Toula’s family(especially Toula’s father) were initially very ethnocentric and thought of the American culture to be inferior.
Toula's father: "There are 2 kinds of people- Greeks and everyone else who wish they were Greek."
"Greeks should educate non-Greeks about being Greek."
Refers to Ian as a "Xeno".
Rejected Ian initially because he was American.
Toula had to lie to her parents to see Ian.
Introduces suitors to Toula after finding out about Ian.
“trying to appreciate & understand other cultures on one’s own terms, in their own contexts without judging them as superior or inferior to his/her own”
Ians's family accepts Toula, meets her family and complies to the Greeks' hospitality by accepting toasts.
Toula’s family accepts Ian’s family as their own.
Allowing Ian to be baptized in their Church.
Toula’s family offering Ian’s parents many drinks as a form of hospitality in Greek Culture.
: "… we all different,but,in the end,we all fruit."
"Process whereby characteristics of a culture are incorporated into another when 2 different cultures come into contact"
“Norms and values that are at odds with the dominant culture.”
The American Culture is seen as the counterculture of the main culture of the movie, the Greek culture.
Norms and values are vastly different from the Greek culture seen in the movie.
Daughters to “marry a Greek boy”
Make Greek babies, and feed everyone until the day she dies.”.
Sons to marry a "Greek Virgin"
Extended family is "always in each other's lives and business."
Weddings have to be grand and held in their church.
The father is the head of the household (Controls family members’ lifestyle).
Children have more freedom in choice of marriage
Have small families.
Children have more freedom in their lives, allowed to make their own choices.
Extended families less involved in each other’s lives.
Weddings can be held in any manner desired
Parents seem to have equal "power".
refers to social characteristics
what society considers as proper behaviours and attitudes for males and females
"behave according to widely shared expectations about how males and females are supposed to act"
Dad to Toula
: You better
get married soon
. You are starting to look old.”
: “Nice Greek girls are supposed to do three things in life.
a Greek boy,
make Greek babies
until the day we die.”
: “Greek girls who don’t find a husband work in the family restaurant.”
: “My brother has two jobs – to cook (in the family restaurant) and to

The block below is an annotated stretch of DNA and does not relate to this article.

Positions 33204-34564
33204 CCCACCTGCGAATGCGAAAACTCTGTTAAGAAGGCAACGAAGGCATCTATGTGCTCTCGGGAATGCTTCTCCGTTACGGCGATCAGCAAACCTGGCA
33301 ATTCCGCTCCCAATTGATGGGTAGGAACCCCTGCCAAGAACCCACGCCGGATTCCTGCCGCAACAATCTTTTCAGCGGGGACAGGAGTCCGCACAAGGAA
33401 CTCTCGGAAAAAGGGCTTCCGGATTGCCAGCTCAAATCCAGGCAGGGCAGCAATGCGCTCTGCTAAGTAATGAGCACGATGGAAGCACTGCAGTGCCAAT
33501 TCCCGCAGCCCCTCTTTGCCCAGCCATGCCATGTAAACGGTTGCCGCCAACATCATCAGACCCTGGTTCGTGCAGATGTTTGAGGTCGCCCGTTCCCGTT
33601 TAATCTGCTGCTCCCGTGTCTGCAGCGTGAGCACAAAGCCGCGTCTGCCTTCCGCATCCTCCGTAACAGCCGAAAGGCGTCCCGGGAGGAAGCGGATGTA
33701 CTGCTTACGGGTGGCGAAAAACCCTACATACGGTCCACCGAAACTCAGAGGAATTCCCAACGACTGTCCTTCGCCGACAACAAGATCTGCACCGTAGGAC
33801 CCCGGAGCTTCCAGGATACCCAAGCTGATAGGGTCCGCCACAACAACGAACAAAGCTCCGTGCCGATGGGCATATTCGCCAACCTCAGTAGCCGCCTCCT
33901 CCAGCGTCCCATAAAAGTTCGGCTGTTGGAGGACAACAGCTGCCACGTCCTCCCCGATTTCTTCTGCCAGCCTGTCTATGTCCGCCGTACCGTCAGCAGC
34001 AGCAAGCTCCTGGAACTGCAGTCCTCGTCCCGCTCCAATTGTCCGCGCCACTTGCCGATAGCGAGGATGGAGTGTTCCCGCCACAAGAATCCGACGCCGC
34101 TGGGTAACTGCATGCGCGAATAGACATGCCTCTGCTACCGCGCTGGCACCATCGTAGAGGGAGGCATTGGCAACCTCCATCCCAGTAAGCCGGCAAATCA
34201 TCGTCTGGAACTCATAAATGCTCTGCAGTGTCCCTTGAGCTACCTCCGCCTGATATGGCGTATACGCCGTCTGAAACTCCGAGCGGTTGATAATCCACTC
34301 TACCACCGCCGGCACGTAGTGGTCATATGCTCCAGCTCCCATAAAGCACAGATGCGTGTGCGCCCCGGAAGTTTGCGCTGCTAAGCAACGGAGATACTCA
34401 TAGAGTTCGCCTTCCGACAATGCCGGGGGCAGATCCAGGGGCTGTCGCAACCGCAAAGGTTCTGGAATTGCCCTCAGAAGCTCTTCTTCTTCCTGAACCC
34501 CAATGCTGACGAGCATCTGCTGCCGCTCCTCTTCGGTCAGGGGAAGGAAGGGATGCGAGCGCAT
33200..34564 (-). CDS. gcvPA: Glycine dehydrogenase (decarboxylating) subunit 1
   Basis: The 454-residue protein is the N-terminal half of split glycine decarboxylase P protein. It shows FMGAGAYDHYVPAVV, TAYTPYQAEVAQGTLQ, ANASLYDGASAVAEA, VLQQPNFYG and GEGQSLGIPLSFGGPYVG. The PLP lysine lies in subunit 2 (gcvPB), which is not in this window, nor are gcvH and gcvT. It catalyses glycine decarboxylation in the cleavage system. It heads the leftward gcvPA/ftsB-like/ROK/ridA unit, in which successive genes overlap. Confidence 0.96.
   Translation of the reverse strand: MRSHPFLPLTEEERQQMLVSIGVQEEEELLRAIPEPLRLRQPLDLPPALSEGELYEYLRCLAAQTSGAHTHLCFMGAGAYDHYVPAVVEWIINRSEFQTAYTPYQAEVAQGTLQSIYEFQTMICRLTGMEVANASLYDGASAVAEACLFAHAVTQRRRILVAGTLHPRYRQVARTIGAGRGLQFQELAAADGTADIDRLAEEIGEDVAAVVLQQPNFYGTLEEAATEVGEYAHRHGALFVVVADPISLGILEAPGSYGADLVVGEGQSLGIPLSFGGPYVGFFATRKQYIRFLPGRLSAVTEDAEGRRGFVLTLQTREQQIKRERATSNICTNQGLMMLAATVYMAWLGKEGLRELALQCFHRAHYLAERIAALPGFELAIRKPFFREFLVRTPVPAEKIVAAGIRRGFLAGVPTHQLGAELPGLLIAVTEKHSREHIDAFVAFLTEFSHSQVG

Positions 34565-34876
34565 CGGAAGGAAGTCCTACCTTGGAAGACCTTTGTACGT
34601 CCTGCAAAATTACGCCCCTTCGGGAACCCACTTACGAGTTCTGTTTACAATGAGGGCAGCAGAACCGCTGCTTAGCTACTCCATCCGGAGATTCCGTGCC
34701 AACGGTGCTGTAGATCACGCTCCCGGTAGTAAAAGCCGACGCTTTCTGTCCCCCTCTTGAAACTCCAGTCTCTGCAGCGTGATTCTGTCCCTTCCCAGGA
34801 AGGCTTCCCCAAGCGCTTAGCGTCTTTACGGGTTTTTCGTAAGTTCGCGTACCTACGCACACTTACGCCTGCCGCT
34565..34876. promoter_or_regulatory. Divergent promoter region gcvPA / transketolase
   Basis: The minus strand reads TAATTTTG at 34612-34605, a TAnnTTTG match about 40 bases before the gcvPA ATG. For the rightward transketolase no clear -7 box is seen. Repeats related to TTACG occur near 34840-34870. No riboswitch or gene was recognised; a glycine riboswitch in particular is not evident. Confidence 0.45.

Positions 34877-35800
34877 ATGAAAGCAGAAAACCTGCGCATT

marry a Greek virgin
Toula’s sister to Toula
while her brother, Nick, talks: “For God’s sake,
Toula, let the man talk
. Why are you always so stubborn?”
“males and females unequal access to power, prestige and property on the basis of sex”
Origins of Patriarchy
In the Greek family, the women are only expected to produce Greek babies and education is not a priority.
Effects of Patriarchy
Toula wanted to further her studies
Disallowed by her father
Need to marry a Greek boy
Gender Inequality in Education
Toula to Dad
: “Dad, I’ve been going through our inventory and I’ve noticed that we’ve been doing a lot of unnecessary ordering. So I’ve been thinking, maybe we should update our system, like we could get a computer. I don’t know if you remember but I got all As in computers but there’s a lot of new stuff to learn now so if you want,
I could go to college and take a few courses
Dad to Toula
: “Why do you want to leave me?”
Toula to Dad
: “I’m not leaving you. Don’t you want me to do something with my life?”
Dad to Toula
: “Oh, yes!
Get married! Make babies!
Ian to Toula
: “Actually, I
wasn’t in education
first, I was in law. My dad’s a lawyer. My grandfather’s a lawyer and it just wasn’t for me so I picked a new major.”
Nick to Toula
: “I went by the college and picked this up. Look, I’m going to start slowly, take a couple of night courses, and I just wanted to learn more about
painting and artsy stuff
not expected to further their studies
expected to marry quickly, take care of household needs
allowed to pursue their interests
does not have to marry quickly
Dad to Nick
: "You have plenty of time."
: Toula has the pressures of inner controls toward her culture
: She also has the pressures of outer controls toward her friends (to follow social norms) and family (to maintain cultural norms)
Violates family’s cultural norms
Henslin, M. J. (2013). Essentials of Sociology: A down-to-earth approach (10th ed.). Upper Saddle River, NJ; Pearson.
Toula went against her father's words to attend college to attain a degree.
Toula desires to follow the social norm in America.
eg: to have a degree
She replaces a part of her current lifestyle with the social norm to fit into the society.
She deviates from her Greek culture.
There were flyers that encouraged her to go to college and further her studies which her father did not allow at first.
My Big Fat Greek Wedding [Motion picture]. (2002). USA: IFC Films.